Donald Heuk

Until the Inverness District Lunatic Asylum was erected in 1864, Highland communities coped with the insane as best as was possible in their home villages or towns.  Most of them were cared for at home and were included as much as possible within the community, although some became butts of jokes and cruel pranks, and others preferred to live alone in caves and other hideouts.  Some of these folks were not easy to handle and, probably for the protection of others, were imprisoned.  The fourth son of the thirteenth laird of Gairloch, John MacKenzie, remembered such a man in Tain.  John was born in 1803.  After his early schooling on the west coast, he was sent to the new academy (founded 1813) in Tain.  When not at his schoolbooks or under the supervision of his landlady, he roamed the streets with the other schoolboys, thinking up mischief.  ‘When I was a boy I went for a short time to school at Tain, and the home of a dangerous lunatic was then the upper cell in Tain Gaol, a square tower in the centre of the town having at its base the Town Cross, on the steps of which the fishwives used to sit and display their wares to purchasers.  Some friend had given Donald, the lunatic, a strong cord with an iron hook at its end.  It used to be thought fun to call on Donald Heuk (Hook), as we named him, to let down his hooked cord, which we fastened to anything movable, from a penny roll to a peat, and on our crying ‘Heuk, Donald!’ up went the prize instantly to the iron cage at the top of the tower.  Donald used to shoot down many queer things from his cell on to the people passing through the street; for though he could not see the cross or things around it, he had a clear view of the street.  Wicked boys were sometimes accused of getting Donald to lower his cord and hook on the coming of the fishwives, and as soon as the creels were uncovered the hook was through a haddock’s or cod’s gills or a skate’s mouth, and ‘Heuk, Donald!’ saw the prize in a minute flying up to the top of the gaol.  It is said that one unlucky day when the hook was down a boy put it through the back of a fishwife’s petticoats, and on his calling out ‘Heuk, Donald!’ up in the air sailed a most unusual kind of fish.  The poor fishwife kicked and screamed furiously, till, the hold giving way, she came to the ground like a shot, and got badly hurt.  After this Donald’s hook was instantly taken away.’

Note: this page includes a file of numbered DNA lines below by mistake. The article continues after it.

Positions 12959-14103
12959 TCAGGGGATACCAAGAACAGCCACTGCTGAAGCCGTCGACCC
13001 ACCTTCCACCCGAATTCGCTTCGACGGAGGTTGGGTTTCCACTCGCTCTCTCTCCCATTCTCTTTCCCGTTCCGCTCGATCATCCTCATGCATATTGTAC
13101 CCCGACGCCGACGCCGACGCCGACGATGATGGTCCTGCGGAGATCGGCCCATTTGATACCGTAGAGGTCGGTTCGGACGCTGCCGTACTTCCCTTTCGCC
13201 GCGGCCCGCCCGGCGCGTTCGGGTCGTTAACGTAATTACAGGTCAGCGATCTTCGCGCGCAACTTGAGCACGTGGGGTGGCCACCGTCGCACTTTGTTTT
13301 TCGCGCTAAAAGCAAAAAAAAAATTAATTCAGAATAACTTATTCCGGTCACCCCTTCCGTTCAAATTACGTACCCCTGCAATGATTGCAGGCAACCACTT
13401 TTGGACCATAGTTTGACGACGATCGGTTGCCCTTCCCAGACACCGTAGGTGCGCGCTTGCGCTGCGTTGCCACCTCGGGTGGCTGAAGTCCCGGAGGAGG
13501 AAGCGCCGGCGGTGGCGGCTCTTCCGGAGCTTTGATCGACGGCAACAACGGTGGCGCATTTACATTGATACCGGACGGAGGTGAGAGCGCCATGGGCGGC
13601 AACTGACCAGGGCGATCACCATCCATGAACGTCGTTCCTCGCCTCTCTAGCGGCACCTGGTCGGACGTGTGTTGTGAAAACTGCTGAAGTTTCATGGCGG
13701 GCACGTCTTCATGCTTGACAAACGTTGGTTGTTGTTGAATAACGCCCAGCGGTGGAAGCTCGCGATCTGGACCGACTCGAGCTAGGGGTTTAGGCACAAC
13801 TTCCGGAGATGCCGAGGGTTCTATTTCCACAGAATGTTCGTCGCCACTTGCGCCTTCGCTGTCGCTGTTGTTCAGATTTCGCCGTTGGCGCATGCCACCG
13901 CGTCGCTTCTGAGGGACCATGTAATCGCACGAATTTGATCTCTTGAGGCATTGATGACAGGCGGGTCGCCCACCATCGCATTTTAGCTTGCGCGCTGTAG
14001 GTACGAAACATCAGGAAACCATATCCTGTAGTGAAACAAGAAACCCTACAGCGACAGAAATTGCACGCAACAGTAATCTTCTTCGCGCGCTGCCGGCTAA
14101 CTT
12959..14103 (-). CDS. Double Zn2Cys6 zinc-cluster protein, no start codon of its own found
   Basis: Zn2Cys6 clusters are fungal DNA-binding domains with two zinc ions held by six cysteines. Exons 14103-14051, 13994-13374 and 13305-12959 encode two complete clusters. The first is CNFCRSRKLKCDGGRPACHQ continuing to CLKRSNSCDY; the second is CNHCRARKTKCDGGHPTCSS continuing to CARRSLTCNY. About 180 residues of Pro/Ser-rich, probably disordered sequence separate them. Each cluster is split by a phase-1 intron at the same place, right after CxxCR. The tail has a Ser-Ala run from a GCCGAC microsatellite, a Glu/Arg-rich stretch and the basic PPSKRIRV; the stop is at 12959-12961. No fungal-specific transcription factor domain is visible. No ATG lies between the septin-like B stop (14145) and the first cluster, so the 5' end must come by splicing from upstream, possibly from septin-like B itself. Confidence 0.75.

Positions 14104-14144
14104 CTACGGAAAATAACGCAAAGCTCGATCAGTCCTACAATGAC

Osgood MacKenzie, A Hundred Years in the Highlands, (London: Geoffrey Bles, 1921, 1965), pp 180-181

ImagePhoto from Creative Commons

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